9 Jun 2018

BRUCKNER: Symphony No 4 in E flat, Romantic

From Music Alive, 7:35 pm on 9 June 2018

This audio is not downloadable due to copyright restrictions.

Performed by the New Zealand Symphony Orchestra, conducted by Lawrence Renes in a concert in Auckland Town Hall, 9 June 2018.

Anton Bruckner

Anton Bruckner Photo: Ferry Bératon [Public domain], via Wikimedia Commons

Bruckner’s mighty and epic Symphony No 4 features strongly as part of what musicologists call “The Bruckner Problem”. Which means that, because Bruckner was constantly tweaking and revising his works, it’s often almost impossible to untangle all the different versions to come to any definitive answer about his final intentions. The first version of the Fourth Symphony was written in 1874, but Bruckner revised it over and over again between 1876 and 1880, and it wasn’t performed until 1881, and even after that he continued to tinker with it.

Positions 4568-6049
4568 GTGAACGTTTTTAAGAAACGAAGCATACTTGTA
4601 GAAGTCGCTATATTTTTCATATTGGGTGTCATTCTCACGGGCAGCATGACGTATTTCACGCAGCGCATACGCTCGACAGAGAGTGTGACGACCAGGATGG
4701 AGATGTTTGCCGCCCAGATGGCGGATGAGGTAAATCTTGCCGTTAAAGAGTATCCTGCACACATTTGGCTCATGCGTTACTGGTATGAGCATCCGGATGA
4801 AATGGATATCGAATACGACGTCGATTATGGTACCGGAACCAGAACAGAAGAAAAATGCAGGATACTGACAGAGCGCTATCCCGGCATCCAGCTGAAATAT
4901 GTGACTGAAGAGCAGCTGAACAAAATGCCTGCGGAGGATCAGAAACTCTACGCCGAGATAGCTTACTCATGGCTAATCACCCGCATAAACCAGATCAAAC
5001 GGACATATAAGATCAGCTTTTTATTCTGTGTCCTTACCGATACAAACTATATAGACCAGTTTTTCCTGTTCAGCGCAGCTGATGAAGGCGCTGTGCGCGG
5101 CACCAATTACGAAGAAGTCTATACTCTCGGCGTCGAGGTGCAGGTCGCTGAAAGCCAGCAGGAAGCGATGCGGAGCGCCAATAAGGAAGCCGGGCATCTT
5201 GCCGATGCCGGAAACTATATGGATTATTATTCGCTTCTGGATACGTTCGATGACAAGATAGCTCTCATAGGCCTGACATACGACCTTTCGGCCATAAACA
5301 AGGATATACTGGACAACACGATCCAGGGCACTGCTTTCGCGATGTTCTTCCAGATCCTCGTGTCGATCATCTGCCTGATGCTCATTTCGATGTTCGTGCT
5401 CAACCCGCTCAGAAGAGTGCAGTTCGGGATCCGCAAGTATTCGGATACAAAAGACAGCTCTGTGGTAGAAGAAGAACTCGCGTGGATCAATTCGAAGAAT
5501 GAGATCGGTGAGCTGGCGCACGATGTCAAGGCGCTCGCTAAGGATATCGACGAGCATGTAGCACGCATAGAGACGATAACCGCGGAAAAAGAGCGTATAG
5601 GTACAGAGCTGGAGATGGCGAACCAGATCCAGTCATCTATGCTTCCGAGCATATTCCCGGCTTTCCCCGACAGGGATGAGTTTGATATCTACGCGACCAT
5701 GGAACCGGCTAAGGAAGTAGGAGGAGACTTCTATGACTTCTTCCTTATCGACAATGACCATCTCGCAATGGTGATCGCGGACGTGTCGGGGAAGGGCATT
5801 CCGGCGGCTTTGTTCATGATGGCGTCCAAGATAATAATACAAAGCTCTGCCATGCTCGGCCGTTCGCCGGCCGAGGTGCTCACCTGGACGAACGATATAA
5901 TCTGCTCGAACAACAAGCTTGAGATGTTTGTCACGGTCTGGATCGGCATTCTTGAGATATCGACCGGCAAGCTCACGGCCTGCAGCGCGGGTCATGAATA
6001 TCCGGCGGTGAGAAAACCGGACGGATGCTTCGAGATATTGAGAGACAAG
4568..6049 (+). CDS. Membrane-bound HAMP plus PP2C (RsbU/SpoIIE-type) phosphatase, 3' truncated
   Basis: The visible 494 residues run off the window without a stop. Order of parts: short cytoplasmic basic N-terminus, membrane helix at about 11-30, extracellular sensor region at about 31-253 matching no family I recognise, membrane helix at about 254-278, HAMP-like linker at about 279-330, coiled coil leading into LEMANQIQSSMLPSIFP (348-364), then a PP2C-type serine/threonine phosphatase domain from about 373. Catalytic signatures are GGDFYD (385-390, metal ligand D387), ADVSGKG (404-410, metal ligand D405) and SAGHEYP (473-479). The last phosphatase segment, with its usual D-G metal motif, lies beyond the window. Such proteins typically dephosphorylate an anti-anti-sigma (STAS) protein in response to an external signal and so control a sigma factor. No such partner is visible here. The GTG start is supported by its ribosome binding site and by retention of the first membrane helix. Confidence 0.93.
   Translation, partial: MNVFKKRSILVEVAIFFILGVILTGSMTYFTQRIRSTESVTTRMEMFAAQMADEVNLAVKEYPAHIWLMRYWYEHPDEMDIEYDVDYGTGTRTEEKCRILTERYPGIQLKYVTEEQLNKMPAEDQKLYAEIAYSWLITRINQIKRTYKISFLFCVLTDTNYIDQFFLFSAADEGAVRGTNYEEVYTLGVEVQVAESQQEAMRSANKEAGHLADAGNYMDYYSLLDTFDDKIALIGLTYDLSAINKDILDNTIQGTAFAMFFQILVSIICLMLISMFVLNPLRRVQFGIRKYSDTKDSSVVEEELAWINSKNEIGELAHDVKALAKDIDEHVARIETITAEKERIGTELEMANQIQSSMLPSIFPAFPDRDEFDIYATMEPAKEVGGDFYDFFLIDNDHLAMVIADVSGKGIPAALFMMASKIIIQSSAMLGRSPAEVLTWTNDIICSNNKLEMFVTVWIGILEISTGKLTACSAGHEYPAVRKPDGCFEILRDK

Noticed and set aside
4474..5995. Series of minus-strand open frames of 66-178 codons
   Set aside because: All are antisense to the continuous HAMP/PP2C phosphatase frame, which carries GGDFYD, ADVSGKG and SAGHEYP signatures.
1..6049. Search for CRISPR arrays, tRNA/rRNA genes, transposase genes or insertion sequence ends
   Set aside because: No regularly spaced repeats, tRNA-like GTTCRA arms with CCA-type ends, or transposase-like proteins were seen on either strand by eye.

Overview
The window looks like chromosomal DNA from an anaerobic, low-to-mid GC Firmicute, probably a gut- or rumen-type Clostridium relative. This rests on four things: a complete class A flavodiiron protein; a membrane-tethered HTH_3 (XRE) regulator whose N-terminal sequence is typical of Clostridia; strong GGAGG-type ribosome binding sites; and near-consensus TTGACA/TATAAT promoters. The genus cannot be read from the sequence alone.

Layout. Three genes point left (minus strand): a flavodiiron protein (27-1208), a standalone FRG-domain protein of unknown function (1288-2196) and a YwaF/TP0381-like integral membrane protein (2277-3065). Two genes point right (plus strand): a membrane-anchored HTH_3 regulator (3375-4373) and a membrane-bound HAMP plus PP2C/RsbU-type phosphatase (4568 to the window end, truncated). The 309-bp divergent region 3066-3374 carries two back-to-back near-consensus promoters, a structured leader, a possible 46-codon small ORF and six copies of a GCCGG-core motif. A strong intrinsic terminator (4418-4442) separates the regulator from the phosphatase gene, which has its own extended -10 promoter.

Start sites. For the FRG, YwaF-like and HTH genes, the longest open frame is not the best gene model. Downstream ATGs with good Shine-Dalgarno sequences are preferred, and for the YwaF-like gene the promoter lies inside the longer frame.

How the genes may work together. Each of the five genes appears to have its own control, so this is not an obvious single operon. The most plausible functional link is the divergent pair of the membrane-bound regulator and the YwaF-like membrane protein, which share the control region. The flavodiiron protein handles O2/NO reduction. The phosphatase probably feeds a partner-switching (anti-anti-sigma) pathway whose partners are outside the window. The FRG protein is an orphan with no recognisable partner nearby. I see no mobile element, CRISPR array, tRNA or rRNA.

Bruckner himself gave his Fourth Symphony the title “Romantic” symphony, although for some reason this name is often not mentioned, as in the NZSO’s printed programme. Along with the Seventh, it’s probably his most popular symphony, and was certainly his first popular success. Bruckner symphonies are constructed on a massive scale,  and unfold spaciously and majestically. He “thinks big”, and these grandiose structures are like slow-moving monoliths of sound – one might almost say “cathedrals in sound”.

There are four big movements. Near the beginning of the fourth is a monumental unison theme, which Bruckner said came to him in a dream.  And the symphony opens with one of Bruckner’s classic fingerprints: tremolo strings, against which the horn sounds the perfect fifth interval of dominant and tonic, the foundation on which this enormous piece of musical architecture is built.

For RNZ Concert...
Producer: Tim Dodd; Sound Engineer: Adrian Hollay

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